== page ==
There is also a Owner's Suite on board which stretches right across the stern and is reminiscent of such accommodation on large private yachts.

Dining:  You might expect that with a small ship and equally small kitchen that the cuisine might suffer.  This is not the case at all and dining is certainly up to the standard to the mid-range/5-star cruise ships with a varied selection of mainly European style menus and vegetarian offerings.  It is very much “go as you please” the restaurant open from 07:30 until 10:00.  You can sit with the same people every night, or move around.

Breakfast is even more casual from 08:00 until 10:00 with variations of an extensive menu every day and an omelette point.  Just tell the chef of your requirements as you stroll in and it will be delivered hot to your table.

Lunch also offers a carvery.  If that is not to your choice the buffet offers hot and cold with a generous selection.  

One aspect of the dining is not novel, but is so as far as a boat is concerned.  The main courses of the evening are on display as you enter the restaurant.  It is a good idea and offered elsewhere, usually in photographic form.

There is a continental breakfast available from 06:30 until 10:30, an hor d'oeuvre hour at 17:00, and midnight snacks from 23:00

The ship offers an excellent wine list ranging from a delightful house wine list through a range of popular and well thought out international wines, with nothing too expensive.  Champagne is of course carried.

The dining room itself is but on a single deck but it seems bigger due to the clever design.  A staircase leads to the piano bar lounge.  An actual piano is perched on a landing half way between the two with let into the ceiling above the central swimming pool.  This has large portholes giving natural light.  It may sound somewhat odd but actually works out rather well.


Entertainment:  Forget the large cruise ships with professional entertainment.  Star Clipper offers a pianist/singer who doubles as the DJ and general entertainer.  At some ports local support is provided, and they too have to use the tender where neccessary.  Every evening there is some kind of entertainment/social activity led by the cruise director who doubles as the off-ship tours lecturer.  When it comes to the ship's technical operation, for those who are interested, the ship's officers give a most interesting briefing.  They dine with you as well.  Get the Captain in the right mood and tales of the seas come out galore.

Children:  Let’s face it Star Flyer and her sister ships are not really designed for the younger elements but all the same once they reach a certain age, perhaps about ten they are normally sufficiently cautious enough to be allowed on deck and join in with the sports staff in all manner of activities. 

On board service:  The crew is made of 12 nationalities with the Captain from the Ukraine, who still have a large sail training fleet, Europeans making up most of the hotel staff, and Indians and Philippines domination below decks and in the dining room.  Out of 72 crew only two were women.  The sports instructors are Scandinavian, young and enthusiastic and seemingly just as expert on land as in the water.  Snorkelling and scuba diving is available for those keen on sea activities.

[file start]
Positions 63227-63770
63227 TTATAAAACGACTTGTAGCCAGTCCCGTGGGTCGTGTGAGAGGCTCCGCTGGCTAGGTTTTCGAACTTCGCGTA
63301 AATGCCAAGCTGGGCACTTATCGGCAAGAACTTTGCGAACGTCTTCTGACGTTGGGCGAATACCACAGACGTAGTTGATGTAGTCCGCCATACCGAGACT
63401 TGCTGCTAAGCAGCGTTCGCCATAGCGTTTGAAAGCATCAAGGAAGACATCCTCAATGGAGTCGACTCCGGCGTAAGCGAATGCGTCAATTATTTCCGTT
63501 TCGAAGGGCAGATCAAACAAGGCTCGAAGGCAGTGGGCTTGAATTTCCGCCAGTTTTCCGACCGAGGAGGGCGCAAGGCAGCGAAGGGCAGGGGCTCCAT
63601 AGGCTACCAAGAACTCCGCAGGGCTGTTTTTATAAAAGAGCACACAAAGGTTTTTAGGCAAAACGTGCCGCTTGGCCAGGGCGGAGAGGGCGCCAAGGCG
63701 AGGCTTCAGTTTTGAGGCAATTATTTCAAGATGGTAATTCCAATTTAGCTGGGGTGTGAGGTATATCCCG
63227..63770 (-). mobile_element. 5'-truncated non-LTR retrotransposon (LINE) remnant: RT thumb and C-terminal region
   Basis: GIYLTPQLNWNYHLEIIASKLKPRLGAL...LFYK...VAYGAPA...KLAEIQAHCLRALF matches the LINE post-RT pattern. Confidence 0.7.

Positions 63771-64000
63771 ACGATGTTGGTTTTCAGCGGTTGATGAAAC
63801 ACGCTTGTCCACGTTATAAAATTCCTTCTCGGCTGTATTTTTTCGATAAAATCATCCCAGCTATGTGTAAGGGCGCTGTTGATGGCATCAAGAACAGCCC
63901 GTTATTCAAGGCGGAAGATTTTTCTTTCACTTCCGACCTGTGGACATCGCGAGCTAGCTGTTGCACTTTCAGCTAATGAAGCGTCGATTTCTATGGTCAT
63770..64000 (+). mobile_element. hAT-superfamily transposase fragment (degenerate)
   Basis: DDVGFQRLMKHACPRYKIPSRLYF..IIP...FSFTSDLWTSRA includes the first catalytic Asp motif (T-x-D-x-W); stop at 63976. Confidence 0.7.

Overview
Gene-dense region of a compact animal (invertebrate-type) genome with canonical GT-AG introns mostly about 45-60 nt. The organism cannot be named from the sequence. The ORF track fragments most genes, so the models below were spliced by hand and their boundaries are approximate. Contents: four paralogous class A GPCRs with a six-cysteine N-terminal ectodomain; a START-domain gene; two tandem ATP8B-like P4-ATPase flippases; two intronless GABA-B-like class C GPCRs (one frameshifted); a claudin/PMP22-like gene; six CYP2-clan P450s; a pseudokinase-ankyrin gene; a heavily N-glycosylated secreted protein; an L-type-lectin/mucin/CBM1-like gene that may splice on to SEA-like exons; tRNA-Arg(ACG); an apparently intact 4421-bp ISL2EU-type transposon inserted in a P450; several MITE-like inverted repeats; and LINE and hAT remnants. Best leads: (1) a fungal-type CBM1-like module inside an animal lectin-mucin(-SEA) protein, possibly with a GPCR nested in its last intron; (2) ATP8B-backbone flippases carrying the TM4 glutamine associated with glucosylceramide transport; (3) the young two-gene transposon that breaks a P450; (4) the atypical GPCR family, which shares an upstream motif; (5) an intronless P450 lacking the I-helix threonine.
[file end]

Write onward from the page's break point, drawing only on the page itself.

What Else:  There are no lifts (elevators) on the ship but seemingly stairs and gangways galore.  These come in very useful with the early morning one mile walk at a good pace taking 30 minutes, a really up/down and along session around the whole rabbit warren of the ship.  

On a typical Mediterranean summer cruise about 25% of the just over 100 passengers were from North America, Germans next up, followed by the British and colonial types, plus a sprinkling of French, Russians, Scandinavians, Spanish and Swiss.  A very cosmopolitan group.  Most languages offered but English is the norm.  

There is no gym, nor is a hair stylist offered, but plenty of water sport offerings to choose from.  Also no doctor but the ship does have a resident nurse and also on offer is a traditional Asian therapeutic massage service. At many of the ports tenders are used and somehow the ships manage to moor within 15 minutes of the quay.  The always on-time boat service departs the ship on the hour and 30 minutes, and from the land at 15 and 45 minutes.  It works very well and queing is not ever required.

Tipping and the like is standard cruise ship working out at €8 per day and 12.5% is added to the very fair bar charges.

In Conclusion:  Smokers will be delighted with Star Flyer.  They are not looked upon as aliens from another planet, but as fellow travellers with the Tropical Bar, on the open deck and covered with an awning, seemingly their home on the voyage.  Smoking is banned below decks.

Price-wise a quality product with 70 staff and at a maximum of around 160 guests, plus what is a small fleet, Star Cruises is never going to be that cheap.  However  bargains can be picked up during the shoulder periods and overall it represents good value. 

Star concentrates on the Caribbean during the winter and the Mediterranean in the summer. 

In a later AERBT we will be offering an ON TOUR of Star Flyer and a delightful seven-day exploration of the western coast of Italy.